If you’re a Mac command line user you may have noticed that many frequently used commands entered into the Terminal (or iTerm) result in an “Operation not permitted” error message since updating to MacOS Mojave 10.14 or later. The “Operation not permitted” error in the Terminal can be seen after issuing even simple commands like using ‘ls’ ‘mv’ and ‘cp’ within the users own directory, but also in many other directory locations on the Mac, and when trying to use many defaults commands. Obviously this type of error message makes navigating and using the command line in MacOS Mojave to be quite difficult if not impossible for many purposes. Don’t worry, the Terminal is not broken in new MacOS versions.
This walkthrough will show you how to fix “Operation not permitted” error messages seen at the command line in Terminal for Mac OS in Mojave 10.14 or later.
How to Fix “Operation not permitted” Error in Terminal for Mac OS
- Pull down the Apple menu and choose ‘System Preferences’
- Choose “Security & Privacy” control panel
- Now select the “Privacy” tab, then from the left-side menu select “Full Disk Access”
- Click the lock icon in the lower left corner of the preference panel and authenticate with an admin level login
- Now click the [+] plus button to add an application with full disk access
- Navigate to the /Applications/Utilities/ folder and choose “Terminal” to grant Terminal with Full Disk Access privileges
- Relaunch Terminal, the “Operation not permitted” error messages will be gone
If you have not encountered the “Operation not permitted” error message in the Terminal of MacOS (Mojave 10.14 or later) yet, then it’s likely because you haven’t wandered into a directory or file path that has the additional access restrictions (or that you don’t use Terminal, in which case this entire article is not for you).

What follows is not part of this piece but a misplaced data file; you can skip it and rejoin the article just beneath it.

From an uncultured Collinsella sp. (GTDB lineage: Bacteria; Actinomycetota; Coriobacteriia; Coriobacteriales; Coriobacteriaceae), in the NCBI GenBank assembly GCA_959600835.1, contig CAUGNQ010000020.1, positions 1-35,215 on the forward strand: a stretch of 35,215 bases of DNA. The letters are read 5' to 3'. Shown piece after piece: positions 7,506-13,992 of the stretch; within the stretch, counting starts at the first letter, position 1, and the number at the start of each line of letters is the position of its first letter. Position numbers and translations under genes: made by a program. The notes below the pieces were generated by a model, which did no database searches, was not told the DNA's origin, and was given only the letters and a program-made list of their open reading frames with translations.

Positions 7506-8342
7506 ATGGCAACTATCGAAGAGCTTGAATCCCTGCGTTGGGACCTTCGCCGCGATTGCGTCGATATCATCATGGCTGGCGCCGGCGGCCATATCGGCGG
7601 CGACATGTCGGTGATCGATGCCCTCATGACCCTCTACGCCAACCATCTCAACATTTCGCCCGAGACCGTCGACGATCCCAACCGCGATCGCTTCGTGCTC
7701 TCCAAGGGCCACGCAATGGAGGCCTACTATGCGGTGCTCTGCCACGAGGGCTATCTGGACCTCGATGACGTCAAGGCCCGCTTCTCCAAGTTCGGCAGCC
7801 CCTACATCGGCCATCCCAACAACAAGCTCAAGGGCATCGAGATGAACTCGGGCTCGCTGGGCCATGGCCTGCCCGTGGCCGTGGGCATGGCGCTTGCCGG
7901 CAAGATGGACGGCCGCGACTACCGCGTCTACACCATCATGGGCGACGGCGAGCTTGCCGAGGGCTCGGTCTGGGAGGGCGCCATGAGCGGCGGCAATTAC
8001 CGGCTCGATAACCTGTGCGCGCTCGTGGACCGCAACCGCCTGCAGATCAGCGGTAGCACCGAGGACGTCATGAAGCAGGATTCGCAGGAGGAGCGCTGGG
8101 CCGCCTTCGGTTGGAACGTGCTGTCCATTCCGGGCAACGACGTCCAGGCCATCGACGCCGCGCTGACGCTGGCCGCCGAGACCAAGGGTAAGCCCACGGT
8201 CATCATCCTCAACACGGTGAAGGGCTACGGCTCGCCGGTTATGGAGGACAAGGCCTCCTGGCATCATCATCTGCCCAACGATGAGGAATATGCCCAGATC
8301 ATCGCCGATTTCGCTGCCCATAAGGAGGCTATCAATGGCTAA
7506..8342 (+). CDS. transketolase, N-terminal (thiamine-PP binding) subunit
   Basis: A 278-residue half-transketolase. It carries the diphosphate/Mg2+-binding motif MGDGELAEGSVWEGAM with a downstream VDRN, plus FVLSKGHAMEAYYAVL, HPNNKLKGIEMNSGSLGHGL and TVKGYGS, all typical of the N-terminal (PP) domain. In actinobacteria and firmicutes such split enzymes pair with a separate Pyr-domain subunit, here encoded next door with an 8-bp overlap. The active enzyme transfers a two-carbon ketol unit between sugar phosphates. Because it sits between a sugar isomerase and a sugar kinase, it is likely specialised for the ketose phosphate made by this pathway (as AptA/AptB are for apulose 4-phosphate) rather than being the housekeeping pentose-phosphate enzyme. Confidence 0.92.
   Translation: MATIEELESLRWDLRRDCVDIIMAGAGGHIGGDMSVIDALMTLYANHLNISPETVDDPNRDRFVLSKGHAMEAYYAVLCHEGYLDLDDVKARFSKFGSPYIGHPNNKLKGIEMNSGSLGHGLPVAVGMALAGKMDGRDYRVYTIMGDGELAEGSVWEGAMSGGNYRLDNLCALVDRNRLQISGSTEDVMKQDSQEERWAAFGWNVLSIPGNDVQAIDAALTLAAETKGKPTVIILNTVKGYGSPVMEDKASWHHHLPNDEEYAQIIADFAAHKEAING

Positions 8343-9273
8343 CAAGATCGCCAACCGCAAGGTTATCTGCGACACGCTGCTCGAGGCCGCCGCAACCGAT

While many of the various core System and root directories will throw error messages in macOS Terminal too, you can also find the error message even when trying to work in the users own Home directory, including in many of the user ~/Library/ folders, like ~/Library/Messages (where iMessage attachments and chat logs are stored in Mac OS) and ~/Library/Mail/ (where user-level mail plugins, mailbox data, and other Mail app data is stored), and many others.
You can test this yourself, before and after making the settings adjustment outlined above with a simple command like using ls on one of the protected folders:
If Terminal does not have Full Disk Access granted, you will see the “Operation not permitted” error message.
If Terminal does have Full Disk Access granted, or if SIP is disabled, you will not see that error message in the MacOS Terminal.
In case you were wondering, yes that does mean there are actually two ways to fix the “Operation not permitted” errors you may encounter in MacOS Terminal; the first which we detail here is rather simple that grants additional access privileges to Terminal app, and the other is a bit more dramatic which involves disabling System Integrity Protection on the Mac which is generally not recommended and we won’t specifically cover here, though simply disabling SIP and rebooting is typically enough to make the error go away if you’d rather go that route.
The “Operation not permitted” message is one of a variety of command line errors you may encounter in Mac OS Terminal. Another frequently seen command line error is the the “command not found” error message which can also be encountered in the Terminal for MacOS for a variety of different reasons as well.